Stern Advice: How to haggle for that college money
By Linda Stern
WASHINGTON (Reuters) - Over the next week, most colleges will give high school seniors the good news -- who got in where -- and the bad news -- how much it will cost.
Then it will be crunch time for a full month, as parents try to make the numbers work so their kids can give colleges their final answers by May 1.
Parents will check bank balances and sofa cushions for the cash to make it happen. Financial aid officers will steel themselves for the calls they know are coming, as parents appeal for bigger and better awards. "This is the month of negotiating," says Bob Ilukowicz, a financial aid consultant in Smithtown, New York.
There certainly is aid out there. Ilukowicz says he is seeing his clients get fatter offers for the 2012-2013 school year than he saw in recent years. The College Board estimates that the average private nonprofit four-year college charges $38,590 for tuition, fees, room and board in the 2011-2012 school year, but that grants and federal tax breaks (which it now counts as "aid") shave about $15,530 off that.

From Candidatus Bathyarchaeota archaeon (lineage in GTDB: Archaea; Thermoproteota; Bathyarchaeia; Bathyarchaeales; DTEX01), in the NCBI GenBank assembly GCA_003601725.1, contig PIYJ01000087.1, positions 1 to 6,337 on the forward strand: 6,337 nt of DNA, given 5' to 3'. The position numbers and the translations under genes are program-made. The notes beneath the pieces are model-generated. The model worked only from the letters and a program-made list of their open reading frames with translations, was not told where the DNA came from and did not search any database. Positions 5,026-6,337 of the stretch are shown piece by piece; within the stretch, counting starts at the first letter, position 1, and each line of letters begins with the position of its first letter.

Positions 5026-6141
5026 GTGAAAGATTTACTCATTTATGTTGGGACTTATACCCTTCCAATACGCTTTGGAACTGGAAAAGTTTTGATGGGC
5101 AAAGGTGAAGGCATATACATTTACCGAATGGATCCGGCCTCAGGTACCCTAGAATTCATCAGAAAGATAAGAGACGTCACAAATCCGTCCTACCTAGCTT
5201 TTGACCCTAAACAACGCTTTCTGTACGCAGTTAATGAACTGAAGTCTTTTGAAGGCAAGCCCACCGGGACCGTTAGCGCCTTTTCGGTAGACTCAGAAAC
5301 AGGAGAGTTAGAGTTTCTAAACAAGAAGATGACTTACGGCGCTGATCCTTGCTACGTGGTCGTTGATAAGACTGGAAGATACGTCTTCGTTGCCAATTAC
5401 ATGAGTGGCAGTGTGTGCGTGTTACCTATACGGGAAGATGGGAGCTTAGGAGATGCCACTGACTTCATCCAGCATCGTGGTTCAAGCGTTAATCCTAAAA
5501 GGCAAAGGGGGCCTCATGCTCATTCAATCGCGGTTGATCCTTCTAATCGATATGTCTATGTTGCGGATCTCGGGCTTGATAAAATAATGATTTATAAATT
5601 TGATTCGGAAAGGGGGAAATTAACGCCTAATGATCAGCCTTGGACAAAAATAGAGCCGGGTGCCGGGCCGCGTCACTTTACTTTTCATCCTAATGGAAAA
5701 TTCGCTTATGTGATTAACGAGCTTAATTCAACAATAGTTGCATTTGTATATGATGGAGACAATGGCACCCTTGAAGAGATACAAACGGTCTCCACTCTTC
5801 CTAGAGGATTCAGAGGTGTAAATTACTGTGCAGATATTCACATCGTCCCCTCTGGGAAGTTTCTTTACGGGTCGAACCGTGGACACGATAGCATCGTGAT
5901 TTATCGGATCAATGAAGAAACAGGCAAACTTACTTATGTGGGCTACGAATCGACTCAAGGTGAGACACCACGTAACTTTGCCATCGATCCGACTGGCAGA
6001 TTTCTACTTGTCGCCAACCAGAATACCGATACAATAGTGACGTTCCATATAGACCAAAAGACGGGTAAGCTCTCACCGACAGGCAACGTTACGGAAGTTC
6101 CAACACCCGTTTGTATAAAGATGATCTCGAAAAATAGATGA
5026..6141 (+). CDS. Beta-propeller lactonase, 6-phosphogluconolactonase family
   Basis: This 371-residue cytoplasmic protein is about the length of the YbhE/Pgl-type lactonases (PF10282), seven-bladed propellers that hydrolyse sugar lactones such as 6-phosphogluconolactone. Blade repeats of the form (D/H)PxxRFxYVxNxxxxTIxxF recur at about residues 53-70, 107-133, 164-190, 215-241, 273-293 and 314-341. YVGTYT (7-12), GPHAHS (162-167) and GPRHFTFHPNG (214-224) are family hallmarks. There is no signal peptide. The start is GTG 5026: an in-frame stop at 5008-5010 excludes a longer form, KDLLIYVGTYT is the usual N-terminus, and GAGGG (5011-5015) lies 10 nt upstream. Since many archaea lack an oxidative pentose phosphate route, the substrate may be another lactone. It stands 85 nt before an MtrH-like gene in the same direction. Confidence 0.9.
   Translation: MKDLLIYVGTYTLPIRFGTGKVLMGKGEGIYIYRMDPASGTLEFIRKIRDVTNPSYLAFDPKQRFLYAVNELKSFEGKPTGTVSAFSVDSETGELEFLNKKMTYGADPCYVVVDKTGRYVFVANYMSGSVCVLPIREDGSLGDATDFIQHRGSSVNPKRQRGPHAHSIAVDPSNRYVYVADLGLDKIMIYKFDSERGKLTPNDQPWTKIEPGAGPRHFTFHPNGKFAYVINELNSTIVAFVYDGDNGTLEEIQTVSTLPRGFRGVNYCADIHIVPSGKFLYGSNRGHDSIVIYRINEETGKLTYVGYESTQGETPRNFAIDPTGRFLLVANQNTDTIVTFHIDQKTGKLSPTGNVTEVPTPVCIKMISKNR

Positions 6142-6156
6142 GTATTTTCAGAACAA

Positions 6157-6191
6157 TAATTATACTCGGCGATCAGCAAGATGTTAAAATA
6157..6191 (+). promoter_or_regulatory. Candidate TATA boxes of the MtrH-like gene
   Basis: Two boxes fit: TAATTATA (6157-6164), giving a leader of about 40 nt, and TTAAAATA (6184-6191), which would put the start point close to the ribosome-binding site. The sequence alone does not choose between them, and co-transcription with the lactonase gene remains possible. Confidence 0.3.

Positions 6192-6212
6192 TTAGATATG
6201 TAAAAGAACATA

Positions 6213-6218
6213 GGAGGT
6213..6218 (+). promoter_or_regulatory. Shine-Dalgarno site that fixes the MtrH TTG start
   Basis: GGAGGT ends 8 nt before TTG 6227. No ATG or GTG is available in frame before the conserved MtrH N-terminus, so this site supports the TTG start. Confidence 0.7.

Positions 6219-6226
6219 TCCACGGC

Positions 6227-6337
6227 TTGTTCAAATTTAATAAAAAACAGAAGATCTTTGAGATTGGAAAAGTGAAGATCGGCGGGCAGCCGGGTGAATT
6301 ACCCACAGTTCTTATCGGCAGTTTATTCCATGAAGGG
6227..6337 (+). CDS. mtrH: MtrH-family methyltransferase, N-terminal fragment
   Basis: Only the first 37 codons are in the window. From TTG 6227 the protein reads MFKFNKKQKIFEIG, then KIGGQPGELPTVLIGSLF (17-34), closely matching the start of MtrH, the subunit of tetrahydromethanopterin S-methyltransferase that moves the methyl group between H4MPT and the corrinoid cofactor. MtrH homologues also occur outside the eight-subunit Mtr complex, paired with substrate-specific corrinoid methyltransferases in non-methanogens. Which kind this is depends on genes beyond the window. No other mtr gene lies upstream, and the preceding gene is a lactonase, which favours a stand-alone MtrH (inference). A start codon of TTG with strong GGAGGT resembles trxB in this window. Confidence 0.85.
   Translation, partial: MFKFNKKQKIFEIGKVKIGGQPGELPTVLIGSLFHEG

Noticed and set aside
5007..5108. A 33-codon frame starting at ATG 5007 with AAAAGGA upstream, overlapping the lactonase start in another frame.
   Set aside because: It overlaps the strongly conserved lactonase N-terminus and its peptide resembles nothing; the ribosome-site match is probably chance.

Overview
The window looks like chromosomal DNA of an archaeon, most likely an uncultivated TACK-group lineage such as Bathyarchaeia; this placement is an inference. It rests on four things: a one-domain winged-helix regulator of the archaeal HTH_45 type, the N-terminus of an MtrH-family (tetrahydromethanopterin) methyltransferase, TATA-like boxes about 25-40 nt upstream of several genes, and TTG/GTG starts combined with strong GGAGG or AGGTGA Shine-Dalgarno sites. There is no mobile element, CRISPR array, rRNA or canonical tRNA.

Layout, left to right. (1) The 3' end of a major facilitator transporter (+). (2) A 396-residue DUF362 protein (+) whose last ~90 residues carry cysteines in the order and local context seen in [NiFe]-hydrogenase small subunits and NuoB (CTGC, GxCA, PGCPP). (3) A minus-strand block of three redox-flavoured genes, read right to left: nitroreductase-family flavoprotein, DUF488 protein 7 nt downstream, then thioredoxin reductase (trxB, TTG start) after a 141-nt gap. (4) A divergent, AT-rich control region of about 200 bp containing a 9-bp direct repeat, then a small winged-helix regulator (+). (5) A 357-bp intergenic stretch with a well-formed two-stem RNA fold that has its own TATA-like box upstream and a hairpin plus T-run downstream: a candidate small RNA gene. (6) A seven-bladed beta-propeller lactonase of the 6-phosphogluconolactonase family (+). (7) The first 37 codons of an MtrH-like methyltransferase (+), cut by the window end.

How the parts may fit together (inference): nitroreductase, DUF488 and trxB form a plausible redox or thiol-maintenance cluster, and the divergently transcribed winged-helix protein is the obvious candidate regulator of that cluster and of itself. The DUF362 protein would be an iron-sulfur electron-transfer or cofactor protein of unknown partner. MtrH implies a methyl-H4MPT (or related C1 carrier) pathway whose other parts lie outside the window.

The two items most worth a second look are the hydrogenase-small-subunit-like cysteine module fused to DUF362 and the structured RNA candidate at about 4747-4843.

Almost 80 percent of full-time undergraduates get some kind of aid, according to the U.S. Department of Education, and roughly 64 percent get the good kind -- grants that don't have to be paid back.
But burdensome student loans still make up about half of all financial aid, and with tuition alone over $40,000 at more than 100 pricey schools("obscene," says Ilukowicz), how much aid is ever enough? And how can you get it? Here are a few strategies for "haggle month," and beyond.
Ask for more. Roughly two-thirds of parents who appeal their Amherst College aid awards get more money, admits Joe Paul Case, the school's financial aid administrator. And Amherst is a school that doesn't offer merit aid or meet competitive offers just to win over a student; Case runs a strictly needs-based aid office. At schools that have discretionary funds to offer merit aid and meet competition, the rewards for asking for an upgraded offer are even better.
Cry and share. Amherst and other need-based schools will take family issues that don't appear on financial aid forms into consideration. "If you are spending money to help grandma in the nursing home, tell us more about it," says Case. Other situations that can get you more aid include non-custodial parents who won't help pay for college, parents who have good jobs now but still haven't recovered from a year or two of recent unemployment and costly health problems. Continued...